***Update (6:00p)***: Tyndale House says it will stop selling the book:
This evening, Todd Starowitz, public relations director of Tyndale House, told The Washington Post: “Tyndale has decided to take the book and related ancillary products out of print.”
We’re used to hearing stories about children with Christian parents who, facing some tragedy, “go to Heaven” and then come back to tell us all about it. Colton Burpo, the subject of the late-2010 book Heaven is For Real, is perhaps the most famous example. (Dr. Eben Alexander wrote a similar sort of book, Proof of Heaven, in 2012.)
But before both of those books went viral, there was the story of Alex Malarkey, the subject of the mid-2010 book The Boy Who Came Back from Heaven:
Here’s the description of the book, published by Tyndale House:
In 2004, Kevin Malarkey and his six-year-old son, Alex, suffered an horrific car accident. The impact from the crash paralyzed Alex—and medically speaking, it was unlikely that he could survive. “I think Alex has gone to be with Jesus,” a friend told the stricken dad.
But two months later, Alex awoke from a coma with an incredible story to share. Of events at the accident scene and in the hospital while he was unconscious. Of the angels that took him through the gates of heaven itself. Of the unearthly music that sounded just terrible to a six-year-old. And, most amazing of all… Of meeting and talking to Jesus.
Last year, something weird happened. Alex’s mother Beth wrote on her blog that she basically disowned the book. It wasn’t just wrong on the theology; it was exaggerated:
When Alex first tried to tell a “pastor” how wrong the book was and how it needed stopped, ALex was told that the book was blessing people…
ALex’s name and identity are being used against his wishes(I have spoken before and posted about it that Alex has tried to publically speak out against the book), on something that he is opposed to and knows to be in error according to the Bible. How can this be going on???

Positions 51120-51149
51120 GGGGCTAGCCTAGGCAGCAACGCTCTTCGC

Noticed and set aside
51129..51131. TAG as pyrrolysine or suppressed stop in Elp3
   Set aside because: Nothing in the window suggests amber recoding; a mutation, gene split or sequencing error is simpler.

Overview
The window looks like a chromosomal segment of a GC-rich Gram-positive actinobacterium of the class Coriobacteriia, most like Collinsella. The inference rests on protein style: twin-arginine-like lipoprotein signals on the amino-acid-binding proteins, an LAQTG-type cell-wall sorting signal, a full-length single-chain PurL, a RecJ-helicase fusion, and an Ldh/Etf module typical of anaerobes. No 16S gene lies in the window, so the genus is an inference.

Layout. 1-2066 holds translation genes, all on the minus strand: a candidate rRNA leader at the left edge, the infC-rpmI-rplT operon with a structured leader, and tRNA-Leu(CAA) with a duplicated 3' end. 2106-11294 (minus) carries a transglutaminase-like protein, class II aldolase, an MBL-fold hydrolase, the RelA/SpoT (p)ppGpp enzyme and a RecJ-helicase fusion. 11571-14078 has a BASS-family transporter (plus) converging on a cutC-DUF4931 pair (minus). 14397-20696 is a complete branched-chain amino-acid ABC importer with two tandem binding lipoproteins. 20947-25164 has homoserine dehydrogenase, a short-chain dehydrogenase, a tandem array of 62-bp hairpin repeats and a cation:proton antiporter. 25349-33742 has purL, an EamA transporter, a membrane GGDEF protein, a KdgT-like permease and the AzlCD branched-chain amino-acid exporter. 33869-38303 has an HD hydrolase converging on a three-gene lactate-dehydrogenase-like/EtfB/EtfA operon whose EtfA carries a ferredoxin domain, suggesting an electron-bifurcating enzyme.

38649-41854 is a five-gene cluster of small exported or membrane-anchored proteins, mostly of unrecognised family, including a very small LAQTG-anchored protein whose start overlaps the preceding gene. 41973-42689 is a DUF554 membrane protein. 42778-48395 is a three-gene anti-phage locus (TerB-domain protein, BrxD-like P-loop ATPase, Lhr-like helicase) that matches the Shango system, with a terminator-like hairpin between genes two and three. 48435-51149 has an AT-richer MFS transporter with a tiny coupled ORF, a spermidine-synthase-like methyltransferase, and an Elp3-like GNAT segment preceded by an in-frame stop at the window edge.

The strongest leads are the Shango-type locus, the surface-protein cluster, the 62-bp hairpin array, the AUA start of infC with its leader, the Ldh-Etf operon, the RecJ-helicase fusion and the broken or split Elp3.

That’s… pretty bad. But it went under the radar for the most part. The book was still selling. The publishers weren’t going to remove the book from their catalogue. The whole genre had exploded since the book’s release. People wanted to believe it was real. And this would’ve destroyed the narrative, along with the hopes of many Christians.
But they can’t keep this hidden much longer. Alex, the quadriplegic who was the centerpiece of the story, has written an open letter on the website Pulpit & Pen saying that the story is fiction and he was exploited:
“An Open Letter to Lifeway and Other Sellers, Buyers, and Marketers of Heaven Tourism, by the Boy Who Did Not Come Back From Heaven.”
Please forgive the brevity, but because of my limitations I have to keep this short.
I did not die. I did not go to Heaven.
I said I went to heaven because I thought it would get me attention. When I made the claims that I did, I had never read the Bible. People have profited from lies, and continue to. They should read the Bible, which is enough. The Bible is the only source of truth. Anything written by man cannot be infallible.
It is only through repentance of your sins and a belief in Jesus as the Son of God, who died for your sins (even though he committed none of his own) so that you can be forgiven may you learn of Heaven outside of what is written in the Bible… not by reading a work of man. I want the whole world to know that the Bible is sufficient. Those who market these materials must be called to repent and hold the Bible as enough.
Wow. He’s still a Christian, no doubt, but this a damning statement. It pretty much calls out everyone in the Christian world who published this book (and continue to make money off of it) even though the story isn’t real, as it’s marketed.
The Pulpit & Pen blogger adds:
… we are publishing this story because Christian publishers and retailers should have known better. They should have had the spiritual discernment, wisdom, compassion, and intestinal fortitude to not sell a book which contains, along with all books like it, deep theological problems. It also doesn’t help that in what is purported to be a “TRUE STORY” that there are vivid descriptions like “The devil’s mouth is funny looking, with only a few moldy teeth. And I’ve never noticed any ears. His body has a human form, with two bony arms and two bony legs. He has no flesh on his body, only some moldy stuff. His robes are torn and dirty. I don’t know about the color of the skin or robes — it’s all just too scary to concentrate on these things!”
LifeWay, the Christian retailer, is still selling this book despite Alex’s letter, showing that they care more about money than being honest, even when it directly involves their faith. (Even if they removed this particular book, others involving “heavenly tourism” would still be selling.)
Those of us in the reality-based community already knew the book was a work of fiction when it first appeared. No one has ever actually died and come back to life. Certainly, no one has gone to Heaven and come back to tell us about it.
But now one of the subjects has admitted this stuff never happened.
When will the Burpos and Eben Alexander admit the same thing?